PHILADELPHIA – Doug Allan, an authority on the Canadian health care system and a longtime health researcher for one of Canada’s largest public employee unions, spoke to appreciative audiences in Philadelphia, Baltimore, and Cambridge, Mass., this week in a tour sponsored by the People’s Weekly World/Nuestro Mundo.
Allan’s talk, “Lessons From Canada’s Public Health Care System,” explained how the Canadian people have organized to fight back attempts by the right-wing conservatives and greedy corporations to privatize many of their health services.
“Canadians see universal health care as one of the defining accomplishments of the country, a great achievement of the Canadian working people,” Allan said. “Canadians have removed the area of health care from the control of monopoly capital.”
Before 1964 Canada’s health care system was pretty much like that of the United States. In the early 1960s, after much public discussion and debate about their health care, Judge Emmet Hall appointed the Royal Commission on Health Services, which established what Canadians call Public Medicare. Public health care in Canada provides hospital and medical coverage for all necessary services for all of its people. User fees are outlawed.
The 1984 Canadian Health Act defined and reaffirmed the five principles of the public health care system: comprehensiveness, universality, portability (national standard rates), accessibility, and public administration. Forty years ago the national government split the costs of health care 50-50 with the provincial governments. Now the provincial governments pay 80 percent and the national government pays 20 percent.
“Despite Canada’s universal coverage, costs are much less in Canada than the privatized system in the U.S.” said Allan. One reason for this is the lower costs for health administration in Canada: $307 per person in Canada versus $1,059 per person in the U.S. Administrative costs account for 31 percent of health care expenditures in the U.S., nearly double the 16.7 percent figure in Canada.
In spite of the billions spent for health care in the U.S., at least 43 million people have no health care coverage and millions more have only partial coverage. Because Canadians have heard about the downsides of the U.S. system, conservatives are careful not to use the U.S. as an example when demanding health care “reforms.” But Canadian corporations are relentless in trying to privatize the system and make big profits like their U.S. counterparts.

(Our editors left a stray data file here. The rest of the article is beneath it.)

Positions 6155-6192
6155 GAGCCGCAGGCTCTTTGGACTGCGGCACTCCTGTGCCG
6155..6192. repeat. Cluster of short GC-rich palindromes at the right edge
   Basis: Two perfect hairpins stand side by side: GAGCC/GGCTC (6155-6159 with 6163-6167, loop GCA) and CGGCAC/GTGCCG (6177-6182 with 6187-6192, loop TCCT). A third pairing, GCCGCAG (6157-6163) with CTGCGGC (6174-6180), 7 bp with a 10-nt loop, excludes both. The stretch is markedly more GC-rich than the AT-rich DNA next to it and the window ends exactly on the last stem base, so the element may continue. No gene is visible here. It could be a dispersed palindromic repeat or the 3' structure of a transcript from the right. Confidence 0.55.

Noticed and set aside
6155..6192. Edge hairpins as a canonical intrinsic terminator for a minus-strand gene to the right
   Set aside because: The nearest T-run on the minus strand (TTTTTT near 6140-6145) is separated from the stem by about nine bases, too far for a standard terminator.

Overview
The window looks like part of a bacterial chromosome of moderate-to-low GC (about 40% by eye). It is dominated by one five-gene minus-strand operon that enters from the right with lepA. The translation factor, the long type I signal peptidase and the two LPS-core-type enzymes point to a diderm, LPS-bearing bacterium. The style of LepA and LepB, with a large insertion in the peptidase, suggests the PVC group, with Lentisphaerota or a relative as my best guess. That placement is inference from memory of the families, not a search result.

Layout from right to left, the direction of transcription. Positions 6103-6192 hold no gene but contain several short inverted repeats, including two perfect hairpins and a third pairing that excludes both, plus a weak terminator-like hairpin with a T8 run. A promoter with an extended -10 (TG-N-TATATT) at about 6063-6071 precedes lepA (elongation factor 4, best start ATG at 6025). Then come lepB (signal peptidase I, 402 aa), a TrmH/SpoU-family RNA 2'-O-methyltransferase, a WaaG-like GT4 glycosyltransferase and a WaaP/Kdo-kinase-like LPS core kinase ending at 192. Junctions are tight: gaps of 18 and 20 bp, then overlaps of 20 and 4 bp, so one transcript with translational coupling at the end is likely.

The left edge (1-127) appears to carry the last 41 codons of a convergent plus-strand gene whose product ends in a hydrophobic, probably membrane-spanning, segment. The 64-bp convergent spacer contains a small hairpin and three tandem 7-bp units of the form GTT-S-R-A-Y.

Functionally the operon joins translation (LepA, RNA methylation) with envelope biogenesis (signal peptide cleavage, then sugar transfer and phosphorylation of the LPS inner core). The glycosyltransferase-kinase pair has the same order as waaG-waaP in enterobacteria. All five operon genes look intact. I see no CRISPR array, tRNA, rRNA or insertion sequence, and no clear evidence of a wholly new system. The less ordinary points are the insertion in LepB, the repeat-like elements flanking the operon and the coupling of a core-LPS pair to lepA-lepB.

During the 1990s Canadians voted in conservative governments at the national level and in the provinces of British Columbia and Ontario. Conservatives opened the door to privatization, eroded worker rights, and contracted out many health care support services. In Ontario in 1995, a far-right government introduced for-profit homecare services and abolished local agencies set up to coordinate homecare. The result was cutbacks in services and waiting lists. MRI and CT diagnostic services were also privatized. An attempt to privatize ambulance services, however, was blocked by unions and community groups.
Ontario’s conservative government introduced “public-private partnerships” for hospitals (P3’s) – a scheme where a for-profit corporation would own the facility and provide support services, while the public hospital would provide clinical services. A private corporation would be allowed to build a hospital facility and lease it back to the hospital for 25-60 years. Clinical services would remain (for now) under the control of the public hospital.
Angered by what was going on, Canadians in Ontario organized the Ontario Health Care Coalition, composed of 300 union and community groups. In 2002 teams began to canvass door-to-door, asking people to display signs on their lawn and red ribbons on their porch to show support for public health care.
“Tens of thousands of signs and red ribbons were displayed,” Allan said. “Seventy coalitions have formed across Ontario and continue today as the struggle continues.”
As a result of the pressure, the New Democratic Party (social democrats) and the Liberal Party (a middle-of-the-road, pro-business party) both came out strongly against privatization and supported the people’s outcry to keep and expand their public health care system. On Oct. 2, the Conservative Party was voted out, including the minister of health who had led the hospital privatization campaign.
“It would be instructive for those in the United States to study the struggles of the Canadians around health care. Privatization has been set back and strong popular support for public health care continues. But corporate campaigns continue and so does the fight back!” said Allan.
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